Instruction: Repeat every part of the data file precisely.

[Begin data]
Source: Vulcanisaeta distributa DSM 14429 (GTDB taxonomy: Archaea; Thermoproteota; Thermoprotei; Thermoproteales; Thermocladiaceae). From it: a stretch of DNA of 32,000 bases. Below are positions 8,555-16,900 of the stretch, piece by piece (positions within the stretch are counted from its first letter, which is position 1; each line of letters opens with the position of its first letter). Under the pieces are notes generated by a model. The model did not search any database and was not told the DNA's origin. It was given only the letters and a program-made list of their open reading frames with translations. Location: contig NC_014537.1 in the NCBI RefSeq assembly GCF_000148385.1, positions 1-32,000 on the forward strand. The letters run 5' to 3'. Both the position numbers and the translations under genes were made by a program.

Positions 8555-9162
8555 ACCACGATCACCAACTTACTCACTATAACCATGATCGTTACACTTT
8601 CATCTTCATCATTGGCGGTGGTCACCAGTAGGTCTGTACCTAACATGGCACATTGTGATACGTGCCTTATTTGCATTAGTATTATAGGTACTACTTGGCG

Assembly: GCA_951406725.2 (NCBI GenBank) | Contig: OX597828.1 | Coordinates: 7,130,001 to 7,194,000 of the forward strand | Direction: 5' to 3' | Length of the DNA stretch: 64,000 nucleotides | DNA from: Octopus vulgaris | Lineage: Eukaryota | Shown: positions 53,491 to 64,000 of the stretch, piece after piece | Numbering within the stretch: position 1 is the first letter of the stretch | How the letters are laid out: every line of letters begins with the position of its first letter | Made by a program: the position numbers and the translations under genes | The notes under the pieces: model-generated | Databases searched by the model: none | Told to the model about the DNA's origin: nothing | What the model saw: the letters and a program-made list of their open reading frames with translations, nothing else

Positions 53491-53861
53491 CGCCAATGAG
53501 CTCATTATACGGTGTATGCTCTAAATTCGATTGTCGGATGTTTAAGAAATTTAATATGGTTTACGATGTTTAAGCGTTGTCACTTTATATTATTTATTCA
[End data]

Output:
Source: Vulcanisaeta distributa DSM 14429 (GTDB taxonomy: Archaea; Thermoproteota; Thermoprotei; Thermoproteales; Thermocladiaceae). From it: a stretch of DNA of 32,000 bases. Below are positions 8,555-16,900 of the stretch, piece by piece (positions within the stretch are counted from its first letter, which is position 1; each line of letters opens with the position of its first letter). Under the pieces are notes generated by a model. The model did not search any database and was not told the DNA's origin. It was given only the letters and a program-made list of their open reading frames with translations. Location: contig NC_014537.1 in the NCBI RefSeq assembly GCF_000148385.1, positions 1-32,000 on the forward strand. The letters run 5' to 3'. Both the position numbers and the translations under genes were made by a program.

Positions 8555-9162
8555 ACCACGATCACCAACTTACTCACTATAACCATGATCGTTACACTTT
8601 CATCTTCATCATTGGCGGTGGTCACCAGTAGGTCTGTACCTAACATGGCACATTGTGATACGTGCCTTATTTGCATTAGTATTATAGGTACTACTTGGCG

Assembly: GCA_951406725.2 (NCBI GenBank) | Contig: OX597828.1 | Coordinates: 7,130,001 to 7,194,000 of the forward strand | Direction: 5' to 3' | Length of the DNA stretch: 64,000 nucleotides | DNA from: Octopus vulgaris | Lineage: Eukaryota | Shown: positions 53,491 to 64,000 of the stretch, piece after piece | Numbering within the stretch: position 1 is the first letter of the stretch | How the letters are laid out: every line of letters begins with the position of its first letter | Made by a program: the position numbers and the translations under genes | The notes under the pieces: model-generated | Databases searched by the model: none | Told to the model about the DNA's origin: nothing | What the model saw: the letters and a program-made list of their open reading frames with translations, nothing else

Positions 53491-53861
53491 CGCCAATGAG
53501 CTCATTATACGGTGTATGCTCTAAATTCGATTGTCGGATGTTTAAGAAATTTAATATGGTTTACGATGTTTAAGCGTTGTCACTTTATATTATTTATTCA